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Re: Organic Mix for Hostas?

  • Subject: Re: Organic Mix for Hostas?
  • From: michael shelton <wilddog_202@yahoo.com>
  • Date: Sat, 11 Sep 2004 09:02:37 -0700 (PDT)

Hey Bobby Butch says
I'm replying over Bill's answer because he and I agree
and disagree on the soil. The organic matter will
break down as he says and become a highly productive
soil and is a goooooooood thing. Tied up in this
organic matter is plenty of mineral content that will
be broken down by the decomposition into its ionic
state that the plants can use and need. 

I strongly reccomend that you add organic matter to
you garden every year. Now the question is how much,
2-4 inches. Take the hosta roots and spread them out
and lay on top of the ground so that you can cover
about 4 inches deep with your organic matter. Then
cover the crowns another 2 inches to protect from
freeze thaw problems. 

Pea gravel adds nothing to the process save your

Unless this planting is under very shallow rooted
trees then you can dig 2-4 inches for each hosta then
start the process from that point. 

--- Bill Meyer <njhosta@hotmail.com> wrote:

> Hi Bobby,
>       One thing you have to understand is that will
> be a temporary solution.
> With organic material and little mineral content,
> the plants should grow OK,
> but it isn't a permanent way to plant. Organic
> material breaks down over
> time, so each year the soil level will drop. In time
> the hostas will be more
> or less just sitting on top of the old soil if you
> don't keep adding
> material. I would say 4-6 years. During this time
> the tree roots will come
> up into the organic material too, since they
> colonize whatever is available.
> If you build a bed this way, you will be working on
> it again soon. There is
> also a risk of smothering the roots of the trees and
> killing or severely
> injuring them. This approach will work fine in the
> short term, but will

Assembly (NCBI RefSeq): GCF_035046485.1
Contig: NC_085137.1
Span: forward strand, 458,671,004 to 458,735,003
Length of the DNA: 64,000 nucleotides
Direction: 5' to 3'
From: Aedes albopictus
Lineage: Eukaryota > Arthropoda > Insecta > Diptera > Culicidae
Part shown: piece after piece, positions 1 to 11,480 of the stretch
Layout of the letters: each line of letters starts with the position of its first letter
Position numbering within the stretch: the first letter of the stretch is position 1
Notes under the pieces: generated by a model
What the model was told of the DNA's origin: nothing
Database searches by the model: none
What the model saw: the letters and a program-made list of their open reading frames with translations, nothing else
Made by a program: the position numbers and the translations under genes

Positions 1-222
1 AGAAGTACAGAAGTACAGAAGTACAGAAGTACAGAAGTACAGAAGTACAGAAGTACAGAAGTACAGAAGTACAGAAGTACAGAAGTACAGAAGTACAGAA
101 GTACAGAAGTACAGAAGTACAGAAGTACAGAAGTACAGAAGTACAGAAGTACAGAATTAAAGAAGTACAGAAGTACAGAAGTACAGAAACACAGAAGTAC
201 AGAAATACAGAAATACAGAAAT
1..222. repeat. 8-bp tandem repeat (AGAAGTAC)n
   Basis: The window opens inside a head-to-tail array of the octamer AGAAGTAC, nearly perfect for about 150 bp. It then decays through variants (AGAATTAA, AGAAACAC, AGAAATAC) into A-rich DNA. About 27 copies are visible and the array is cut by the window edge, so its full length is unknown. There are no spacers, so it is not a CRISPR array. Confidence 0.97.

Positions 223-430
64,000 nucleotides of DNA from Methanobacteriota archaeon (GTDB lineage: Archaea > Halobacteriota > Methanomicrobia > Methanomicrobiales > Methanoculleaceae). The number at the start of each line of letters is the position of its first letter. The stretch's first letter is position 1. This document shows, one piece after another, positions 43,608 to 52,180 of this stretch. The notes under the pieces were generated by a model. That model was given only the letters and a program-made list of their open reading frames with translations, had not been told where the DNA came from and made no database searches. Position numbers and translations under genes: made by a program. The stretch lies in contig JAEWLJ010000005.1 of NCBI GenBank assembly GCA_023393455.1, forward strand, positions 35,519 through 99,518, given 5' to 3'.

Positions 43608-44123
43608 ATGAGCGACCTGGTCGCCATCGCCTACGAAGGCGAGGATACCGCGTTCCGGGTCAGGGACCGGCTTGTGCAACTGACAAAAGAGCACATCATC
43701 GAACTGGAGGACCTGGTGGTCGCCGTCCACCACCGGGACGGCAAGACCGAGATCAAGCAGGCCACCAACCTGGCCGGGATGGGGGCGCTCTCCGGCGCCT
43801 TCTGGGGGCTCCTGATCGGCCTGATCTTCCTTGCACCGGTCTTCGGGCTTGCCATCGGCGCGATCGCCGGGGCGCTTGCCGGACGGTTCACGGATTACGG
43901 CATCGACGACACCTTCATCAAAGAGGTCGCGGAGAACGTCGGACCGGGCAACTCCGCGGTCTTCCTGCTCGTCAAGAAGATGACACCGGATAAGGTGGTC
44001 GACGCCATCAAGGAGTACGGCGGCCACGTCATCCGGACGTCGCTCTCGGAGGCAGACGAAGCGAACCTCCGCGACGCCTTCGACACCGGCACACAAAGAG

> involve more work down the road.
>       To keep from having this "disappearing" soil
> problem, you need to have
> enough mineral content to maintain the level of soil
> you want. Organic
> material is great for growing plants, but is
> temporary and decomposes. Think
> of it this way - If you scoop out a two-foot deep
> hole and dispose of the
> soil then fill it with purely organic material over
> the next few years the
> organic material will gradually decompose and you
> will just have an empty
> hole. If you were planting in the ground, you should
> amend the soil you dig
> however you wish, but do not dispose of the mineral
> material. That way the
> soil level will remain the same once the organic
> material is gone. The same
> applies to raised beds.
>        Raised beds are one way to deal with tree
> roots, but you should know
> that the roots will just "move" to the new soil in a
> few years and you will
> have the same tree root problem then. If the roots
> are really bad from
> maples or other really bad trees, consider either
> removing the bad trees or
> looking into tree bag material treated with Spinout
> to keep roots from
> penetrating. Building raised beds with the hostas in
> tree bags will be an
> easy and fairly permanent solution to the problem.
> If you are building a
> large garden, it's important to make the plantings
> as care-free and long
> lasting as possible. If you don't it will get away
> from you, and you will
> find yourself unable to keep up with redoing the
> same beds.
> ..........Bill Meyer
> > Today I had planned to pick up 6 yards of "organic
> mix" from our local
> dirt
> > supplier.  This mix is 50% soil conditioner and
> 50% composted horse
> manure.
> > The hosta bed I am preparing is in a shaded wooded
> section of our front
> yard
> > and because of tree roots I am not going to till
> the area.  Instead I am
> going
> > to simply build a raised bed with the organic mix.
> >
> > Is this organic mix detrimental to the hostas or
> is this an o.k. medium to
> > plant them in.  I do plan to add pea gravel to
> each hole and surrounding
> area
> > where I plant each hosta to help combat the voles.
> >
> > Thanks for your input.
> >
> > Bobby
> >
> > Bobby Baxter
> > TheGardenSite.com
> > Your Web Site Is Waiting For You
> >
> > ~~~~~~~~~~~~~~~~~~~~~~~~~~~~~~~~~~~~~~~~~~
> > TheGardenSite.com: http://thegardensite.com
> > Daylily.Net: http://daylily.net
> > Happy Moose:  http://happymoosegardens.com
> >
> > We specialize in designing web sites for plant
> lovers!
> > daylilies, hostas, irises, orchids, cacti,
> perennials, etc.
> >
> >
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